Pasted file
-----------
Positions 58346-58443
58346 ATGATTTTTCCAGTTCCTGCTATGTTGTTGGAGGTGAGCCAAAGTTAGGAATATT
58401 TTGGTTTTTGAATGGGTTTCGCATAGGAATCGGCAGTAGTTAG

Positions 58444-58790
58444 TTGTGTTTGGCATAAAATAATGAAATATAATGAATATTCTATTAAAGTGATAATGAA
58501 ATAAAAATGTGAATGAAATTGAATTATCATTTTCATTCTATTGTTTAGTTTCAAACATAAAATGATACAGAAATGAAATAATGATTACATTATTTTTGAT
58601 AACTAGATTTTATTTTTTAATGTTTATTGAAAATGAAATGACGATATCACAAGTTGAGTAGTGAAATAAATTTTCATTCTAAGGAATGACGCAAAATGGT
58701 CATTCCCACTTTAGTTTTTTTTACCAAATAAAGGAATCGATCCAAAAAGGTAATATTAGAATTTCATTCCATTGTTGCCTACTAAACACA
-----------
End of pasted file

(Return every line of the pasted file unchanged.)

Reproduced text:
Positions 58346-58443
58346 ATGATTTTTCCAGTTCCTGCTATGTTGTTGGAGGTGAGCCAAAGTTAGGAATATT
58401 TTGGTTTTTGAATGGGTTTCGCATAGGAATCGGCAGTAGTTAG

Positions 58444-58790
58444 TTGTGTTTGGCATAAAATAATGAAATATAATGAATATTCTATTAAAGTGATAATGAA
58501 ATAAAAATGTGAATGAAATTGAATTATCATTTTCATTCTATTGTTTAGTTTCAAACATAAAATGATACAGAAATGAAATAATGATTACATTATTTTTGAT
58601 AACTAGATTTTATTTTTTAATGTTTATTGAAAATGAAATGACGATATCACAAGTTGAGTAGTGAAATAAATTTTCATTCTAAGGAATGACGCAAAATGGT
58701 CATTCCCACTTTAGTTTTTTTTACCAAATAAAGGAATCGATCCAAAAAGGTAATATTAGAATTTCATTCCATTGTTGCCTACTAAACACA